Martin Toler, Jr. probably knew his life was coming to an end. Mr. Toler was trapped in the Sago Mine some two miles beneath the surface of the earth. Most likely, he knew others around him had already died. In his final hours, his thoughts turned to those closest to him, and Toler took the precious little energy he had left to scribble a note to his loved ones: “Tell all – I [will] see them on the other side…” “It wasn’t bad, I just went to sleep.” And at the bottom: “I love you.” Toler not only reached out to his family, but his message touched many of us.
Having grown up in and spending some years in the funeral business, I have talked with relatives who sat by the bedside of dying people…who have waited for those “last words.” We ascribe poignancy to the utterances of those who stand at that threshold between life and death. Many believe that possessing the knowledge of our own mortality is wherein we find our humanness…that this is what sets us apart from the other creatures of the earth. It is this knowledge that drives us to penetrate the mystery of death. Some people believe the veil between this world and the next is thinnest at the time of someone’s death, so we seek to share their experience. We want to know, when death is inevitable, what do the dying treasure most?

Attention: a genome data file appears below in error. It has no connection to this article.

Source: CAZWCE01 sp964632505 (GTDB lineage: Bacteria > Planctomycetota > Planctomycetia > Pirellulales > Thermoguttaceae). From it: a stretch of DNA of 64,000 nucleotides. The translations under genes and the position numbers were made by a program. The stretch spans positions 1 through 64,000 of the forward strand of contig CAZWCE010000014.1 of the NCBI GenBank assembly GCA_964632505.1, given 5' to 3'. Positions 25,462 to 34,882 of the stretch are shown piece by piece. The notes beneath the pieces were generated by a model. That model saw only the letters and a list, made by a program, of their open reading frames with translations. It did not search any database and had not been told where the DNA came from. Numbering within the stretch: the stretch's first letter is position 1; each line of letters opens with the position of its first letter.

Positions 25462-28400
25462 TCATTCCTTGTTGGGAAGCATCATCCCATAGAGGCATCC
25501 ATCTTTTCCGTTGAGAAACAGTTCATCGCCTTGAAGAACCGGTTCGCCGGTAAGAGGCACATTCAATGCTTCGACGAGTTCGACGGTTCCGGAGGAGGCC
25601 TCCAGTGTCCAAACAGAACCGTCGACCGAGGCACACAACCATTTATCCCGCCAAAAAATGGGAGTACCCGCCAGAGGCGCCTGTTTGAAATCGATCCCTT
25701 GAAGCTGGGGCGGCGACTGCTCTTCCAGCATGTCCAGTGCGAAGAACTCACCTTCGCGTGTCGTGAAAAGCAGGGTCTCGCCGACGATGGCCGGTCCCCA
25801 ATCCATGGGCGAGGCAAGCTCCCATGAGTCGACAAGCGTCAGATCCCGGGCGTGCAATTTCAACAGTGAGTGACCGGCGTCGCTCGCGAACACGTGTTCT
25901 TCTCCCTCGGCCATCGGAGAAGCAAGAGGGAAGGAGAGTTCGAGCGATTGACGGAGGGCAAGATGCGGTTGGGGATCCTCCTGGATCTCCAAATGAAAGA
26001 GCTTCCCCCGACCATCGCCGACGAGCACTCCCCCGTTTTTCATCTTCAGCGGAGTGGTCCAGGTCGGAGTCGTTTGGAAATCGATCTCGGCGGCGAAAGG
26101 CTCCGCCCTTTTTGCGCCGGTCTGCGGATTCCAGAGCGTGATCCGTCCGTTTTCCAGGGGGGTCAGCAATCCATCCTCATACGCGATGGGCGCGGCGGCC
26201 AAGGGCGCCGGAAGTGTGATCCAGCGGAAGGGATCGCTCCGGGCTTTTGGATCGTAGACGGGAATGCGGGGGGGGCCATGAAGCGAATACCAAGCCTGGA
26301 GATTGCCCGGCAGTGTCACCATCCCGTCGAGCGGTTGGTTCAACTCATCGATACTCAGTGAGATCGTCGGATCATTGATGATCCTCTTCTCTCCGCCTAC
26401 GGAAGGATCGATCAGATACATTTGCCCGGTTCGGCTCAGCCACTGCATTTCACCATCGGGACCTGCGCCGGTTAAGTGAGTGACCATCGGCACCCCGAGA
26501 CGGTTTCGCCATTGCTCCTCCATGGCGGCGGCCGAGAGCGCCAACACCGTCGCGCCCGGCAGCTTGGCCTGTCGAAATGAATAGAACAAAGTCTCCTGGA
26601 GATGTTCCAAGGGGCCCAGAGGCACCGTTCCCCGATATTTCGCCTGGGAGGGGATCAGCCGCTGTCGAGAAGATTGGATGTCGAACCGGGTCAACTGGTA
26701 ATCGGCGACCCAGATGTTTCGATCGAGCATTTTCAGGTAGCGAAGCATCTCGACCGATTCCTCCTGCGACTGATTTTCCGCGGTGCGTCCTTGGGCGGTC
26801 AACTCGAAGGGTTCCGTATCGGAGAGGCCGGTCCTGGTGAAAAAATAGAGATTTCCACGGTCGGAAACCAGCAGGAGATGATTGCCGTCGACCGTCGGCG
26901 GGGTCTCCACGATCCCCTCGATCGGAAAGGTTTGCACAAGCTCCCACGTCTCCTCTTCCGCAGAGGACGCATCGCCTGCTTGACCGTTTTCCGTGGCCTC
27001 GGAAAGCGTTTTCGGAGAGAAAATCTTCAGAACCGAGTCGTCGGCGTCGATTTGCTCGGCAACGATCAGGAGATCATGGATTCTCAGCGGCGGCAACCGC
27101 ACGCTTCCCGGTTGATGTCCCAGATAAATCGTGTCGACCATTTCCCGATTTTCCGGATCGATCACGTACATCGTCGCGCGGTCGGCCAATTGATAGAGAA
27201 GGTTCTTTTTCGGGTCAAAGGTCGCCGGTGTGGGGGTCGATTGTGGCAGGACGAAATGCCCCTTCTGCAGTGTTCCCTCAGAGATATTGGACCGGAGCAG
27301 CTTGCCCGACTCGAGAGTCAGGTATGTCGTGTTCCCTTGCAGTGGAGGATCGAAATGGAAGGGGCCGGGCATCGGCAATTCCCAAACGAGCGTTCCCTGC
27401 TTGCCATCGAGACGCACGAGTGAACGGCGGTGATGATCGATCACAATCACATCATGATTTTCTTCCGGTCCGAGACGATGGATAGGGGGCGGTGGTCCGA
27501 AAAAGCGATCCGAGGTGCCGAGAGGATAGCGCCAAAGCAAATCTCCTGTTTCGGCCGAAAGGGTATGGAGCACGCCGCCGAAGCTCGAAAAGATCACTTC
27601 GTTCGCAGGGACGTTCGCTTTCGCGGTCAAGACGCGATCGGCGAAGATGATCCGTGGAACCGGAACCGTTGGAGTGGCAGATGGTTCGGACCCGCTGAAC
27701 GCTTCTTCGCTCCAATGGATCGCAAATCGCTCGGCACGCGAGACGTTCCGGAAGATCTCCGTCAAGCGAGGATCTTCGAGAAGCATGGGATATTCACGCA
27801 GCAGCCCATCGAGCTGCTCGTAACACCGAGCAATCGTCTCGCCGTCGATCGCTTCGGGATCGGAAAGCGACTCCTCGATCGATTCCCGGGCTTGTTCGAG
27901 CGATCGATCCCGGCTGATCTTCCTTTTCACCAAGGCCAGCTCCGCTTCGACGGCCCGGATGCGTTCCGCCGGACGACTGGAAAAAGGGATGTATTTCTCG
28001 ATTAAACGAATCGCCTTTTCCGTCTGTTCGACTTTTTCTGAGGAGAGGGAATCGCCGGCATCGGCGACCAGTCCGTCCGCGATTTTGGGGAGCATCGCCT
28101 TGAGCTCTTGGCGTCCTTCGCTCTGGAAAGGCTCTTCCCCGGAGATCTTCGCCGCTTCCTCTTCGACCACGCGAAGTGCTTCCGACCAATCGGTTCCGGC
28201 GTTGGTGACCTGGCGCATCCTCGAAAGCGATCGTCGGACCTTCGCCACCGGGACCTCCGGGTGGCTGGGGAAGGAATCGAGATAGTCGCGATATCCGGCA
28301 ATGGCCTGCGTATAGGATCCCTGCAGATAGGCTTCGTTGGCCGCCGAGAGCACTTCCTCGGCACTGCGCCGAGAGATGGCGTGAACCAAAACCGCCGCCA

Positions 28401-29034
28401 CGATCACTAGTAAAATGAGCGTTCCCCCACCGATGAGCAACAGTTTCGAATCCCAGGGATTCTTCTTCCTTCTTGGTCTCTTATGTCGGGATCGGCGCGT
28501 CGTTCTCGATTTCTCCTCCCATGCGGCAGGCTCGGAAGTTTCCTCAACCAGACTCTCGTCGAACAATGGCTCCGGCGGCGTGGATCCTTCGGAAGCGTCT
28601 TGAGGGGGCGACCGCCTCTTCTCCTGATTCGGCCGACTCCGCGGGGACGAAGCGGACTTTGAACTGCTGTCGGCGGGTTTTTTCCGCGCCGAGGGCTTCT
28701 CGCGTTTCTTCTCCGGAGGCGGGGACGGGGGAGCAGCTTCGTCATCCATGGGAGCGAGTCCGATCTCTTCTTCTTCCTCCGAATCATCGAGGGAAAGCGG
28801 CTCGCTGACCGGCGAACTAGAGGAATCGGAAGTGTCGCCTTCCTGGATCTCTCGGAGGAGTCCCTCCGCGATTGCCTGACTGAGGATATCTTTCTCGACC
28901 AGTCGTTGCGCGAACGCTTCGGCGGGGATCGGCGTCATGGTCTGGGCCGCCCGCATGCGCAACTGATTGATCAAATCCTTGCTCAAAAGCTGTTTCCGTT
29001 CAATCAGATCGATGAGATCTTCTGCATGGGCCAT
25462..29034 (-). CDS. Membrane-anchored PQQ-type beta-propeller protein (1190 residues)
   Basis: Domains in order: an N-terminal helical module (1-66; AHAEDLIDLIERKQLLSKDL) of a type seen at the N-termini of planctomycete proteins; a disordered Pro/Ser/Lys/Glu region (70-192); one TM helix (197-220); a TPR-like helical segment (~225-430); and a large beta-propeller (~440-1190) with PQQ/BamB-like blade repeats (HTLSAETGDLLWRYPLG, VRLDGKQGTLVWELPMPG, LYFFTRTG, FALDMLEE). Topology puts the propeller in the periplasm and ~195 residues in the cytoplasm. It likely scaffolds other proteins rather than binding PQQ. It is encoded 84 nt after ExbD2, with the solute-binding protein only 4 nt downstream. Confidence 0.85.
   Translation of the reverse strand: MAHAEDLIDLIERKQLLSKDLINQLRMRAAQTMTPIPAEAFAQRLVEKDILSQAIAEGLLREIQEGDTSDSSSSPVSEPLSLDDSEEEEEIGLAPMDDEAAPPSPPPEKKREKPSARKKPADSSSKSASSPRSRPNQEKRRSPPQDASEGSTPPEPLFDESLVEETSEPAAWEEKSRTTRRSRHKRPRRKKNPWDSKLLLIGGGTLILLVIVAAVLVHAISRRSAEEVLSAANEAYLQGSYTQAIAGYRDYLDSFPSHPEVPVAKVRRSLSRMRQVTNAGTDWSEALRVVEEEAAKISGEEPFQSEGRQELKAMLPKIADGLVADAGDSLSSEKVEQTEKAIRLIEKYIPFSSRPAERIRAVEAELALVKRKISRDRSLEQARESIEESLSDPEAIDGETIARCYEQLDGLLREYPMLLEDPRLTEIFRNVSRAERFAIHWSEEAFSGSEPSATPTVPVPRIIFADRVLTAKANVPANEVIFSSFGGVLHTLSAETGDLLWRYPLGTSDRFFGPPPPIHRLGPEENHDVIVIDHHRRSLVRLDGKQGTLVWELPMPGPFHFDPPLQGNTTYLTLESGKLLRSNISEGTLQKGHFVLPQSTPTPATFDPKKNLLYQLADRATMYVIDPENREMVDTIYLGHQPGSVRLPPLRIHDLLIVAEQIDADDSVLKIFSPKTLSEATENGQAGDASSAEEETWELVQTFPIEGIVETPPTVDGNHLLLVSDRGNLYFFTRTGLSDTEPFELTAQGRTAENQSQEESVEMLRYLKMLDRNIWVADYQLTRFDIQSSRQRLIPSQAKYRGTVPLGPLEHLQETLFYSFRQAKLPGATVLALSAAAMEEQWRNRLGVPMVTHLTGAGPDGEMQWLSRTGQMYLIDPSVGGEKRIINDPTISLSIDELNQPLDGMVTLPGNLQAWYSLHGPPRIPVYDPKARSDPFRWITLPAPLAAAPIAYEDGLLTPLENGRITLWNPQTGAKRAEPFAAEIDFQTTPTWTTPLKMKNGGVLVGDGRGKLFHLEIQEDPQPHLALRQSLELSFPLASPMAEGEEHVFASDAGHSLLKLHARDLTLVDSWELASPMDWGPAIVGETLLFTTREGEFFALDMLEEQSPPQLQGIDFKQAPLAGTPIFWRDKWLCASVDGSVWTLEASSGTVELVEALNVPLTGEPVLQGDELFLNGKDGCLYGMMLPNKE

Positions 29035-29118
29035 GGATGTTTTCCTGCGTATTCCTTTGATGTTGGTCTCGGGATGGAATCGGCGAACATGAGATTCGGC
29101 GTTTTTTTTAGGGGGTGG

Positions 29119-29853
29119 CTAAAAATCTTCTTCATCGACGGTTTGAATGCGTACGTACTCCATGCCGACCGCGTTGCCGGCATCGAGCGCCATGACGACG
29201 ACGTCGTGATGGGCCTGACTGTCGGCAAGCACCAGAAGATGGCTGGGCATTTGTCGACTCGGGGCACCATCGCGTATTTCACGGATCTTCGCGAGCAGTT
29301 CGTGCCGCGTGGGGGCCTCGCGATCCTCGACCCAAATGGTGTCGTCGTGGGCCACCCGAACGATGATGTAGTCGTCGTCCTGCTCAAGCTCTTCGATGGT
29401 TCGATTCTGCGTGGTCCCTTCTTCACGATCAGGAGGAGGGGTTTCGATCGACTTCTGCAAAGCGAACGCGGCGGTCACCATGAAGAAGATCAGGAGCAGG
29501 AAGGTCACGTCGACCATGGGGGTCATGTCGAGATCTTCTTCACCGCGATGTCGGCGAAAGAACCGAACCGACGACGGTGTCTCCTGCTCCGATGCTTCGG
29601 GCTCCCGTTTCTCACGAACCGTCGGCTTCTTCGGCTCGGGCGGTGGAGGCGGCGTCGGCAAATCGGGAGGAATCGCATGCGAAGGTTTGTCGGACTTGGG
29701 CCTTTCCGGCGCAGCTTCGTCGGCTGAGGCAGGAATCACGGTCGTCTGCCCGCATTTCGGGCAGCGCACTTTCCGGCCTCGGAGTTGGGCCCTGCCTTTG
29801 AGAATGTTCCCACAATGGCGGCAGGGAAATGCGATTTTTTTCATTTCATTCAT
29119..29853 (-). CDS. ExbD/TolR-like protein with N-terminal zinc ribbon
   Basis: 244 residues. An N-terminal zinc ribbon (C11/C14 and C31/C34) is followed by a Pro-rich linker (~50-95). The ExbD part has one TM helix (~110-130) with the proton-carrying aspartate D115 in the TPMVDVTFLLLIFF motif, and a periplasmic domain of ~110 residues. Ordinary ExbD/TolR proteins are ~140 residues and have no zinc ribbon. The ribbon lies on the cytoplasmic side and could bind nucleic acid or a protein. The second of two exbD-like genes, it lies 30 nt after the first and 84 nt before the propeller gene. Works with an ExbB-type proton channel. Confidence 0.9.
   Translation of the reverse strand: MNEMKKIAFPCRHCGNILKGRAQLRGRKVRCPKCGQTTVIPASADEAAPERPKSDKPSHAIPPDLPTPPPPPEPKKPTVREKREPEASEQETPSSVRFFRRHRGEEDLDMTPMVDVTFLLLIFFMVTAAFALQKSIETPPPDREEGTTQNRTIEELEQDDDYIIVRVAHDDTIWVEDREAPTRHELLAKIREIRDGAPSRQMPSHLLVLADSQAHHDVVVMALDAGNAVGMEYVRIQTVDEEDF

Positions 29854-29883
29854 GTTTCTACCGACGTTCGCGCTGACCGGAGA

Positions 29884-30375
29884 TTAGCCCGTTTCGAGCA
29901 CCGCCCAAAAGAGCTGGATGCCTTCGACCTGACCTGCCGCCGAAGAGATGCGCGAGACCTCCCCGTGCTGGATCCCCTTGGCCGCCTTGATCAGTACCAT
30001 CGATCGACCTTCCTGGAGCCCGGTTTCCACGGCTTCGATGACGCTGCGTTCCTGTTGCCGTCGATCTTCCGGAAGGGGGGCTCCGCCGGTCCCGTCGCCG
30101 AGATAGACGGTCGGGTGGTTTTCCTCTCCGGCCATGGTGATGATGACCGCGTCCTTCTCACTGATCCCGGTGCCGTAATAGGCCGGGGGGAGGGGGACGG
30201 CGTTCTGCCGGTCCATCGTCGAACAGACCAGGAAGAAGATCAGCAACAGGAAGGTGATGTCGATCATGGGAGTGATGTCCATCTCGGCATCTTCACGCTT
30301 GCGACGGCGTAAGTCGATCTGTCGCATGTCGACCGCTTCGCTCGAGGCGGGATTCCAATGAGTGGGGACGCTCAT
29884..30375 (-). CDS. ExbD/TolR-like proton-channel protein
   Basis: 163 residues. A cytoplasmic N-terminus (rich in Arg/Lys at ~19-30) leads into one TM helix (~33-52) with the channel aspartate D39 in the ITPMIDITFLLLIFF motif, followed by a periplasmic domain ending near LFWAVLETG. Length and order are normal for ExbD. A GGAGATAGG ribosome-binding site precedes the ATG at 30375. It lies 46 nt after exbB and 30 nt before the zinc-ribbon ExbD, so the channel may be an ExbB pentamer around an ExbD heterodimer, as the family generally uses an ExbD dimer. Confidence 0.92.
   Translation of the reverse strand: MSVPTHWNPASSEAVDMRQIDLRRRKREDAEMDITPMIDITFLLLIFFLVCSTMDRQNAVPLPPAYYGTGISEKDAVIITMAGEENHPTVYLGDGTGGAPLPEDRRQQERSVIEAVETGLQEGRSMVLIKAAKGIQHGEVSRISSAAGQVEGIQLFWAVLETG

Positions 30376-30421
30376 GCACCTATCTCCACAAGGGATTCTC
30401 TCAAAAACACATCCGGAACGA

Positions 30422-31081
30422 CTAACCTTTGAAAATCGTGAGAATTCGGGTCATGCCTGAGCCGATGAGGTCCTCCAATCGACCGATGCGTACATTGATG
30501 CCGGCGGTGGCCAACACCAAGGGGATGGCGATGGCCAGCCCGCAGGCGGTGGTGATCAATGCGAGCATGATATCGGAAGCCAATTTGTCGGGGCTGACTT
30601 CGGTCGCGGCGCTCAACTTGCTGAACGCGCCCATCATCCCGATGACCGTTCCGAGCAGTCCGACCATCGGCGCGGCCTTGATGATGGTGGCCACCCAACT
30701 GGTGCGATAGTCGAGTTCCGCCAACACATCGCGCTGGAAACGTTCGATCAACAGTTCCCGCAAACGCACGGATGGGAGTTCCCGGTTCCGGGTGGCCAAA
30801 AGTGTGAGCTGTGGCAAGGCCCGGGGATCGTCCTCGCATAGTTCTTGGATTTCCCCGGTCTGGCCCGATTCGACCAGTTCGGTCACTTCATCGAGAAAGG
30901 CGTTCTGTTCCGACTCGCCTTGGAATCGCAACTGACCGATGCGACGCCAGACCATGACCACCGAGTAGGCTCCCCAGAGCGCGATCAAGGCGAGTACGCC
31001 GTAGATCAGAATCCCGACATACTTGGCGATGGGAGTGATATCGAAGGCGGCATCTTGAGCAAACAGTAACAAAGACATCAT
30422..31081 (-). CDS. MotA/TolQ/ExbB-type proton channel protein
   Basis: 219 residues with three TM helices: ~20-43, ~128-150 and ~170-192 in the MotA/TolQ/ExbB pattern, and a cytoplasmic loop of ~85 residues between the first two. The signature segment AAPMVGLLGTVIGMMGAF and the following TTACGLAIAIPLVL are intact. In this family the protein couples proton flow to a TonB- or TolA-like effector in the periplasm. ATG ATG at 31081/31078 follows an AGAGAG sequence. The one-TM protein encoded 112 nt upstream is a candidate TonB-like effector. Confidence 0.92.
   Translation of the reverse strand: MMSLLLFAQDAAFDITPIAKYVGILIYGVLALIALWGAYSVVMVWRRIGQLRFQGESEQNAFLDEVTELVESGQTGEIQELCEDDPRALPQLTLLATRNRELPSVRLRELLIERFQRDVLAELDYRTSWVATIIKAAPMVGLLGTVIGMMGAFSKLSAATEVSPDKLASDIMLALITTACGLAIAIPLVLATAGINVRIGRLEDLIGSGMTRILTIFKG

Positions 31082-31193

Mr. Toler answers with words of reassurance and compassion: His dying was gentle as falling to sleep, and, he told his loved ones, his connection to them will transcend this world. The simple message of this man is a gift to us all. It is a message that reminds us to honor and cherish the best in our human connectedness, suggesting that the most precious and holy thing in our lives is our relationships.
Last words have propelled us on our search for answers to profound questions. “Beautiful,” was the word uttered by the writer Elizabeth Barrett Browning as she died. Can death be beautiful? Charles Darwin exclaimed, “I am not the least afraid to die,” so we wonder, should I fear death. The last words uttered by Thomas Edison were, “It is very beautiful over there.” We ask, where is “over there?” Will I get there? Who is there waiting for me? According to the Gospel writer, Luke (23:46), Jesus’ last words were: “Father, into thy hands I commend my spirit.” We ask, to what will I commend my spirit?
You see, these last words teach not only about death, but if we are smart, they teach us also about how to live. Ultimately, they help us find the truth that is our impermanence, and remind us of the fragility of all that we love. These words can be a wondrous admonition to appreciate all that is in the life before us now.
Many people believe we will meet each other again on the “other side.” But with this hope, why should we not ask ourselves, can we meet each other now? Gautama Buddha said, “the whole of the holy life is good friends.” He seemed to believe that relationships are what give depth and meaning to our lives. My favorite quote, by an unknown author, is “Being a true friend is an art; having one, a gift.” The Buddha’s words challenge us to give that gift of ourselves to one another, even as we go about our own busy, self-absorbed lives.
"I love you," said Mr. Toler. "Beautiful," said Elizabeth Barrett Browning. We cannot know death except by dying: This mystery lies underneath the skin of life. But we can learn the important lessons of life from those who are closest to death’s door.